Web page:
When our project was in the embryonic stages, much motivation and initiative came from gastronomy and agroecology perspectives. A good amount of “off-the-grid” utopia was there as well!
But most of all what pushed us a few years ago to undertake this life project was the curiosity and care towards food, from its deeper origin of farming to its multifaceted possibilities of cooking. We wanted to be part of this process. Dealing firsthand with the wonderful complexity that lies behind the simple act of eating. This complexity includes several paramount themes, from environmental impact to nutrition.
The concept of diversity has been leading our choices as we see its potentialities both in agriculture and diet. For this reason we are following the beautiful path of agroforestry, as both in forest farming and in forest gardening practices diversity is key.
Cooking up new business
After three years of full-time dedication to farming, we are learning by doing and this equips us with better skills and the necessary realism. The initial naivety is giving way to more thorough considerations. Now we know better the foods we are able to grow and we also have better insights about the market.
In recent months we did not manage to sell the entire dried mushroom production by Christmas – that was too ambitious on my side! But, as the farm website and e-shop is under construction, we are having some results selling to local organic shops and GAS (solidarity consumer groups).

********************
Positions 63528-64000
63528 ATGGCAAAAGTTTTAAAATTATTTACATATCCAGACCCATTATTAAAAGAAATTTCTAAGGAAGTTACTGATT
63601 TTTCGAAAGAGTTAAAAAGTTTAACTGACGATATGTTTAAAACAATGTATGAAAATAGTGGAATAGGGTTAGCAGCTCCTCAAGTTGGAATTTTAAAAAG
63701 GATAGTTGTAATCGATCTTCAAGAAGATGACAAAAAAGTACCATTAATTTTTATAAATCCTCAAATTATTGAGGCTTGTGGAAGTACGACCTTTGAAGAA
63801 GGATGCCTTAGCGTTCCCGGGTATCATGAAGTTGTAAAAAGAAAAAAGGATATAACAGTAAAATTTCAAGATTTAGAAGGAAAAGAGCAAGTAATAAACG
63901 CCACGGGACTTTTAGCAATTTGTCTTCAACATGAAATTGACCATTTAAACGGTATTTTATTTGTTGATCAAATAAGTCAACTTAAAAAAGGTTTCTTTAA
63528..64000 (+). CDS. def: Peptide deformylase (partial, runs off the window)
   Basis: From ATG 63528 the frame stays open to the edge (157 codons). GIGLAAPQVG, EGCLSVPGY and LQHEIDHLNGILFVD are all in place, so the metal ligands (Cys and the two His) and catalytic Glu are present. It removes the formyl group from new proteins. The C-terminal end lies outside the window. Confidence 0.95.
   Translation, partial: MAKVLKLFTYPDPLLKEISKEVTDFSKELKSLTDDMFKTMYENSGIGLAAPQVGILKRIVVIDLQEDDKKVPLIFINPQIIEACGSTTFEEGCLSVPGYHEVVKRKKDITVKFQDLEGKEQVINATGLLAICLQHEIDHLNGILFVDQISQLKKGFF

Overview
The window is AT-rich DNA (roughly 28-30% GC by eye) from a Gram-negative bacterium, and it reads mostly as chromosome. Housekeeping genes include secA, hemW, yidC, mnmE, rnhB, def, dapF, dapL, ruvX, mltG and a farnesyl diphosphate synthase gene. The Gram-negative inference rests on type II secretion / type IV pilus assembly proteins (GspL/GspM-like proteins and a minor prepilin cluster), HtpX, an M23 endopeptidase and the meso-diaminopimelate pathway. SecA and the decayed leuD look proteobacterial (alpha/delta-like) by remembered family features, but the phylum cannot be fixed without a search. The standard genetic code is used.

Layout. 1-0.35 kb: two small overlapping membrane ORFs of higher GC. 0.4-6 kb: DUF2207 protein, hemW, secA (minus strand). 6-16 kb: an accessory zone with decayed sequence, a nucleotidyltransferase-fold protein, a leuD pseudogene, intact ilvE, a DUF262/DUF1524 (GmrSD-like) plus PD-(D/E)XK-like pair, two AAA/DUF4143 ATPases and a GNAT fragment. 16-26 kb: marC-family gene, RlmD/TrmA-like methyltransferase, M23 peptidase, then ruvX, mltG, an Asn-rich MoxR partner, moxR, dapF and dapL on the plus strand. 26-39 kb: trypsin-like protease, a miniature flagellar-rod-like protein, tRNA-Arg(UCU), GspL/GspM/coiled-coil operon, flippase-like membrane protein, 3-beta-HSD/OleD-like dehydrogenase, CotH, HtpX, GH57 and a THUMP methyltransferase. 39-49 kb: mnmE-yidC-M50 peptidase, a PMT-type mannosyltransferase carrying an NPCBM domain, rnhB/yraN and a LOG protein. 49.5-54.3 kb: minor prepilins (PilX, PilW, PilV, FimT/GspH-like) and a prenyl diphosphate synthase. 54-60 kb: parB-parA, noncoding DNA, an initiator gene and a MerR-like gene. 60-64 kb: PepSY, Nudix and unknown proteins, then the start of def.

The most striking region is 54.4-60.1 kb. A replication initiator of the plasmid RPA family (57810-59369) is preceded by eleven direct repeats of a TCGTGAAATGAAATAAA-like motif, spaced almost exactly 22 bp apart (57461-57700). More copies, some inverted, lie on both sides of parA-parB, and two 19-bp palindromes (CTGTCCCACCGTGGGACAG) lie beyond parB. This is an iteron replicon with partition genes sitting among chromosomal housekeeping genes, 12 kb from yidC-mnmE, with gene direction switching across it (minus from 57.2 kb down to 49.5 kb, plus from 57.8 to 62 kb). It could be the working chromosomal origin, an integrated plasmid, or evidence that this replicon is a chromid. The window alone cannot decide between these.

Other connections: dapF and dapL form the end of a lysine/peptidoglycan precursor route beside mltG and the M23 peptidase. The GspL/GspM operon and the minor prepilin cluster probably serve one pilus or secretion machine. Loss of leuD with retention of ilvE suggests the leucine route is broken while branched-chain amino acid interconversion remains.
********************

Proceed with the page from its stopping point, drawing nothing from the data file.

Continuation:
After careful evaluations it became clear to us that even if we did manage to build a successful activity with the shiitakes this is not enough for us and, as I said earlier, we are not going to invest more than our limit in this single culture.
Therefore we are now working hard to add a new micro-restaurant to our farm. Cooking our farm ingredients not only is a way to diversify and add more values to our products, thus increasing our economic performance, but is also something that belongs to us personally.
Drying mushrooms surely is a good way to spread the sales over the summer months. But after this past year it is clear that it does not add sufficient value to our product. While we will keep drying a premium amount of fresh mushrooms, only with a further cooking service we can aim to pay off the new farm building we invested in, which will be ready in a few months.
Having the means to process and directly serve our products as dishes is a good way to let people taste and get to know this novelty. It can also be an easier way out to the market for the numerous small and diversified productions from our growing forest garden (vegetables, herbs, fruits).
Coming to the end of these first two months of 2021, I have beautiful and challenging perspectives in front of me! The current crisis and incertitude, especially for the restaurant and tourism sectors, are surely not very encouraging. I want to keep my moral high for future times though I’m looking for some extra determination and self-confidence in order to initiate such enterprise and make it flourish.